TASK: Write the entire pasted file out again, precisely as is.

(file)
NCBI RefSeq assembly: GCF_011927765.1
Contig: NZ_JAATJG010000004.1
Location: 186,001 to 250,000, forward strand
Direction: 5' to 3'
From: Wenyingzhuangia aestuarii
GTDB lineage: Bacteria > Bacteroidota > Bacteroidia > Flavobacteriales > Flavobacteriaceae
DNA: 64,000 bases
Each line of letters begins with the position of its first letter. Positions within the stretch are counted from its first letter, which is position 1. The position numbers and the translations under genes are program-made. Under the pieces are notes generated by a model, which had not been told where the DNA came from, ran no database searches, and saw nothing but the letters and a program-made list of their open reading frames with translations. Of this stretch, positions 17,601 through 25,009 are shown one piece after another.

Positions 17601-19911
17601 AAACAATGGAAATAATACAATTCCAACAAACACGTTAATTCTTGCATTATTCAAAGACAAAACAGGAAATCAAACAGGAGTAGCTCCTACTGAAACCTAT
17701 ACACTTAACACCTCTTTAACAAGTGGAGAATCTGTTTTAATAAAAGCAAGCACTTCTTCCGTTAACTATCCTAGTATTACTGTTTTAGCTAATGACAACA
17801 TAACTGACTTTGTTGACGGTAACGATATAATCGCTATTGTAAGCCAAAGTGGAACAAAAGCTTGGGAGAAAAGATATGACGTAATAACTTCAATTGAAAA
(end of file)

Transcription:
NCBI RefSeq assembly: GCF_011927765.1
Contig: NZ_JAATJG010000004.1
Location: 186,001 to 250,000, forward strand
Direction: 5' to 3'
From: Wenyingzhuangia aestuarii
GTDB lineage: Bacteria > Bacteroidota > Bacteroidia > Flavobacteriales > Flavobacteriaceae
DNA: 64,000 bases
Each line of letters begins with the position of its first letter. Positions within the stretch are counted from its first letter, which is position 1. The position numbers and the translations under genes are program-made. Under the pieces are notes generated by a model, which had not been told where the DNA came from, ran no database searches, and saw nothing but the letters and a program-made list of their open reading frames with translations. Of this stretch, positions 17,601 through 25,009 are shown one piece after another.

Positions 17601-19911
17601 AAACAATGGAAATAATACAATTCCAACAAACACGTTAATTCTTGCATTATTCAAAGACAAAACAGGAAATCAAACAGGAGTAGCTCCTACTGAAACCTAT
17701 ACACTTAACACCTCTTTAACAAGTGGAGAATCTGTTTTAATAAAAGCAAGCACTTCTTCCGTTAACTATCCTAGTATTACTGTTTTAGCTAATGACAACA
17801 TAACTGACTTTGTTGACGGTAACGATATAATCGCTATTGTAAGCCAAAGTGGAACAAAAGCTTGGGAGAAAAGATATGACGTAATAACTTCAATTGAAAA